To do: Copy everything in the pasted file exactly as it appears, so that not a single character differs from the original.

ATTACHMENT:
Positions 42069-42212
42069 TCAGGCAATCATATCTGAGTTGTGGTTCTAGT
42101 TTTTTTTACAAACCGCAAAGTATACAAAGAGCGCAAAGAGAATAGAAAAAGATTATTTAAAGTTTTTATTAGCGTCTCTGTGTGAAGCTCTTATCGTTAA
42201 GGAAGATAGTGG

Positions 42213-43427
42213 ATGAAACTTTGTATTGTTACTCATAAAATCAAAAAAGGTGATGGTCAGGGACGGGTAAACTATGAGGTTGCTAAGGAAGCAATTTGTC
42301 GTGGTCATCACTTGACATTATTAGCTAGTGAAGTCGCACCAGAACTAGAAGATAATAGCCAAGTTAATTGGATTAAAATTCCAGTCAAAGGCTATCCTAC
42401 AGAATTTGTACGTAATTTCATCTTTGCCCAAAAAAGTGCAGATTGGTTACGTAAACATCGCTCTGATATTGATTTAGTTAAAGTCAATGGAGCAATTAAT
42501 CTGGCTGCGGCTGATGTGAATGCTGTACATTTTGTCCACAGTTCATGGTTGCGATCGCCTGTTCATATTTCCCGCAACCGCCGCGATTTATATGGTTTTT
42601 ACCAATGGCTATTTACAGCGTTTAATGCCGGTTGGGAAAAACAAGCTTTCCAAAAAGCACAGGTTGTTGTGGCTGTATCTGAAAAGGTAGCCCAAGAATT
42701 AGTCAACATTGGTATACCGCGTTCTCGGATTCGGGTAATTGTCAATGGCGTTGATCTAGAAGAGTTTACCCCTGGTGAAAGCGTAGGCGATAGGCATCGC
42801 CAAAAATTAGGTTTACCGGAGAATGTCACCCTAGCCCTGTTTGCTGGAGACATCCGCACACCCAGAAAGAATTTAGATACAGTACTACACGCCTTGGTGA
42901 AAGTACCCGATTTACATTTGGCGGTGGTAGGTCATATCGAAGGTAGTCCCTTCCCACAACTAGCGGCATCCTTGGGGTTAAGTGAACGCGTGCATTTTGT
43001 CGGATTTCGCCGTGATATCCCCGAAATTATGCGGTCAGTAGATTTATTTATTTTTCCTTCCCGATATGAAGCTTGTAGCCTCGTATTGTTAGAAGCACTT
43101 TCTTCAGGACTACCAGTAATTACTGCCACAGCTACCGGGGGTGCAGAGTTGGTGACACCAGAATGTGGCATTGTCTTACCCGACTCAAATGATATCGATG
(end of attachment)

Positions 42069-42212
42069 TCAGGCAATCATATCTGAGTTGTGGTTCTAGT
42101 TTTTTTTACAAACCGCAAAGTATACAAAGAGCGCAAAGAGAATAGAAAAAGATTATTTAAAGTTTTTATTAGCGTCTCTGTGTGAAGCTCTTATCGTTAA
42201 GGAAGATAGTGG

Positions 42213-43427
42213 ATGAAACTTTGTATTGTTACTCATAAAATCAAAAAAGGTGATGGTCAGGGACGGGTAAACTATGAGGTTGCTAAGGAAGCAATTTGTC
42301 GTGGTCATCACTTGACATTATTAGCTAGTGAAGTCGCACCAGAACTAGAAGATAATAGCCAAGTTAATTGGATTAAAATTCCAGTCAAAGGCTATCCTAC
42401 AGAATTTGTACGTAATTTCATCTTTGCCCAAAAAAGTGCAGATTGGTTACGTAAACATCGCTCTGATATTGATTTAGTTAAAGTCAATGGAGCAATTAAT
42501 CTGGCTGCGGCTGATGTGAATGCTGTACATTTTGTCCACAGTTCATGGTTGCGATCGCCTGTTCATATTTCCCGCAACCGCCGCGATTTATATGGTTTTT
42601 ACCAATGGCTATTTACAGCGTTTAATGCCGGTTGGGAAAAACAAGCTTTCCAAAAAGCACAGGTTGTTGTGGCTGTATCTGAAAAGGTAGCCCAAGAATT
42701 AGTCAACATTGGTATACCGCGTTCTCGGATTCGGGTAATTGTCAATGGCGTTGATCTAGAAGAGTTTACCCCTGGTGAAAGCGTAGGCGATAGGCATCGC
42801 CAAAAATTAGGTTTACCGGAGAATGTCACCCTAGCCCTGTTTGCTGGAGACATCCGCACACCCAGAAAGAATTTAGATACAGTACTACACGCCTTGGTGA
42901 AAGTACCCGATTTACATTTGGCGGTGGTAGGTCATATCGAAGGTAGTCCCTTCCCACAACTAGCGGCATCCTTGGGGTTAAGTGAACGCGTGCATTTTGT
43001 CGGATTTCGCCGTGATATCCCCGAAATTATGCGGTCAGTAGATTTATTTATTTTTCCTTCCCGATATGAAGCTTGTAGCCTCGTATTGTTAGAAGCACTT
43101 TCTTCAGGACTACCAGTAATTACTGCCACAGCTACCGGGGGTGCAGAGTTGGTGACACCAGAATGTGGCATTGTCTTACCCGACTCAAATGATATCGATG